2005 5.9L Dodge with Occasionally No Start & Extended Engine Crank Time Complaints – Hot or Cold

Chassis Mileage – 313,498.0
Engine Mileage – Unknown

Our customer had been experiencing start-up and/or long-crank-time issues with his 2005 5.9L Dodge and had been using Ether/Starting fluid to start the engine for a few months. Before bringing it to us, he took the truck to another Repair Facility for diagnostics and repair. This shop replaced the In Tank Fuel Pump and installed an M&D Rebuilt High Pressure Fuel Pump. After the repairs the truck still had the same starting problems was sent to M&D for diagnostics and possible warranty consideration on the High Pressure Pump.

After our initial walk around inspection and checking on the basics, we discovered that the engine had low fuel pump supply flow and decied to change the fuel filter. Replacing the fuel filter corrected the fuel pump supply flow and the engine cranking time was reduced. We decided not to do a no start cranking injector return flow test due to the reduced engine cranking time and we thought the engine would attempt to start during the test.

Here are the Fuel System test result:

  • High Pressure Pump Return Flow: 700 Mls
  • High Pressure Pump Output Flow: 115 Mls
  • Fuel Pressure Override Test – Injector Return Flow: 135 Mls

All the Data from the Fuel System Test was within compliance with the OEM specifications. However, from past experience we knew that installing a set of M&D Remanufactured Injectors will lower the injector return flow to less than 40 mls. Also, by reducing the return flow 95 mls this will reduce the engine cranking time to normal expectations.

I called the customer and, since we didn’t know the mileage or the history of the used engine, we suggested replacing all of the injectors and injector connectors/links to correct the extended engine cranking time.

The first concern the customer had was that money had already been spent on this repair with unsatisfactory results. I informed the customer that I understood the concern and that we will stand behind our Diagnostics. I told the customer that if replacing the injectors did not correct the long engine crank time we would reinstall his old injectors at no charge and no bill his Repair Invoice. The customer approved the Injector Repairs.

Note: M&D Dodge 5.9L Injector Part Numbers and Year Model

  • 2003-2004.5 Dodge 5.9L Injector Part # REB0986435503 “Early Model”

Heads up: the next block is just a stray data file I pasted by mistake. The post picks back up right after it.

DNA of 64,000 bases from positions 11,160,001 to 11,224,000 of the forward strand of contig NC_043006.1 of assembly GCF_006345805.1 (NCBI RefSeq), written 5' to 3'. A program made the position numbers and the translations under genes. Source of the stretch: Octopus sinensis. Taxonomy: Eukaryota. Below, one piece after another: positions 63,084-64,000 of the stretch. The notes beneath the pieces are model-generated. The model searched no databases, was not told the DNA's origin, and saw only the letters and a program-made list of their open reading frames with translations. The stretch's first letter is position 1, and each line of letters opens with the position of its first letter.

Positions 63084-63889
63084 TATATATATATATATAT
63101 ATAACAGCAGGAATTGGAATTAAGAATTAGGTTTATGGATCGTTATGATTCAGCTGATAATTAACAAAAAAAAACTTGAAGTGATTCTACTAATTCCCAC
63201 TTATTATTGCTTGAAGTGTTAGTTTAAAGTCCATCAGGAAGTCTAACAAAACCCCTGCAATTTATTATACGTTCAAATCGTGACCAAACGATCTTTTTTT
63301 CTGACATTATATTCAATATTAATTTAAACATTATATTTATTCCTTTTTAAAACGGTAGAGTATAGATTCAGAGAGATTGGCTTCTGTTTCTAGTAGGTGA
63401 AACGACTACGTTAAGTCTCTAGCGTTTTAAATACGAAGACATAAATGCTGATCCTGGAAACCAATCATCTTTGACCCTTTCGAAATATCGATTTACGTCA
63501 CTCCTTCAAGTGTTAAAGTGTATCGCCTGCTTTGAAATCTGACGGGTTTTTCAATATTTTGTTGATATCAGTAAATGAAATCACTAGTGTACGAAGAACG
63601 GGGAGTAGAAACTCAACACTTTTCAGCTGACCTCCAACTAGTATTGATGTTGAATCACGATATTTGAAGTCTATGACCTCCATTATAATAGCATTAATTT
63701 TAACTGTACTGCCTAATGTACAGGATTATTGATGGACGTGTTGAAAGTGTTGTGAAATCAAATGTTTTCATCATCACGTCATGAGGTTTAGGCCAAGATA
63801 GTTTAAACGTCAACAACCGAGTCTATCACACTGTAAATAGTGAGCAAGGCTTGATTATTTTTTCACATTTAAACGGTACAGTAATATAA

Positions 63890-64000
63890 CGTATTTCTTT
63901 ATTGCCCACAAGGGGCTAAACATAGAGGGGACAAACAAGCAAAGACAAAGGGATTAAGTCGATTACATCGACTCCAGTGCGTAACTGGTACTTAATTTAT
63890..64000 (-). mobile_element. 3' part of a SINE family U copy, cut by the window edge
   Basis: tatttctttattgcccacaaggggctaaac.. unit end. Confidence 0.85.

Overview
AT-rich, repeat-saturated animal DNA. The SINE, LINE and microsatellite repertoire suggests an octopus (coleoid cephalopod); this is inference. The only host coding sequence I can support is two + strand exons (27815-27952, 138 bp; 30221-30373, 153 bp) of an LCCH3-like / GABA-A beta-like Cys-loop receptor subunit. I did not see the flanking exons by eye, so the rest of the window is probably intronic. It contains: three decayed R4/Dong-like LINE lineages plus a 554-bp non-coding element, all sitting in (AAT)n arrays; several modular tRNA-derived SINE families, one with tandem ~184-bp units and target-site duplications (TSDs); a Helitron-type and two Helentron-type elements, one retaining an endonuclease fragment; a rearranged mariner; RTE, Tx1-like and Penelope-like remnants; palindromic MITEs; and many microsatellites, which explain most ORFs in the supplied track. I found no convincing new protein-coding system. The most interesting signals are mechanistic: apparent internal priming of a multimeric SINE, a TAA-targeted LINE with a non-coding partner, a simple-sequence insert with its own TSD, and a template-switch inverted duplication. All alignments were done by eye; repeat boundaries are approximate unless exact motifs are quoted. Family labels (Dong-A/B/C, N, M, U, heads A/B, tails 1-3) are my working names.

• 2004.5 – 2007 Dodge 5.9L Injector Part # REB0986435505 “Late Model”

Upon removing the old injectors we found another problem. This Truck is a 2005 year model and the Engine ECM matches the Truck’s original engine serial number. However, the injectors we removed were 2003 – 2004.5 “Early Model” injectors. So the most logical conclusion was the configuration that we are repairing is a 2005 year model truck with a 2003 -2004.5 engine installed. We were dealing with a 2005 “Late Model” Engine ECM controlling an “Early Model” 2003 – 2004.5 fuel system.

From training and experience we knew that in mid-year 2004 Cummins did several engine upgrades to the Cummins 5.9L. One of the upgrades is a dramatic piston design change. And this piston redesign is one of the many items that influenced our Diagnostics and Repairs on this engine.

Due to different piston designs, if you install “Late Model” 2004.5 – 2007 injectors in an “Early Model” 2003 – 2004.5 engine the result will almost always be that the customer will complain of black smoke and excessive fuel consumption. If you install “Early Model” injectors in a “Late Model” engine the customer will likely experience and complain of low power and excessive fuel consumption. This will depend on the driving habits of the customer. Take this truck as an example. I spoke to the customer about the miss-matched engine and fuel system. He uses this truck for transportation only and had no complaints with power or fuel consumption. If this truck was used to pull or carry heavy loads the customer would have complained about low power and poor fuel economy.

We reviewed the above information with the customer and explained that if we install M&D Part # REB0986435505 “Late Model” injectors, he will not be satisfied with the engine performance. He agreed to have us install M&D Part # REB0986435503 “Early Model” Injectors. After the fuel system repairs the engine cranking time returned to normal and the engine performance was normal – unloaded.


When purchasing Dodge or Cummins injectors from M&D Distributors please provide the engine serial number. If you don’t have the engine serial number, give us the vehicle VIN number and we will find the engine serial number for you. Using the engine serial number will help prevent purchasing the incorrect injectors or any engine related parts. Also, you should check to see if the Engine and Engine ECM are original.

Monty Seltz

Technical Customer Service Manager, M&D Distributors

Monty Seltz has 44 years of experience in the commercial, industrial, and automotive diesel repair business. His experience includes 15 years owning and operating a diesel repair shop, completing Cummins and ASE Master Certifications, and serving for over 20 years as the Shop Manager & Lead Diesel Diagnostic Technician for M&D Distributors’ Drive in Service in Houston, Texas.

In his spare time, Monty likes to saltwater fish and hang out with family.

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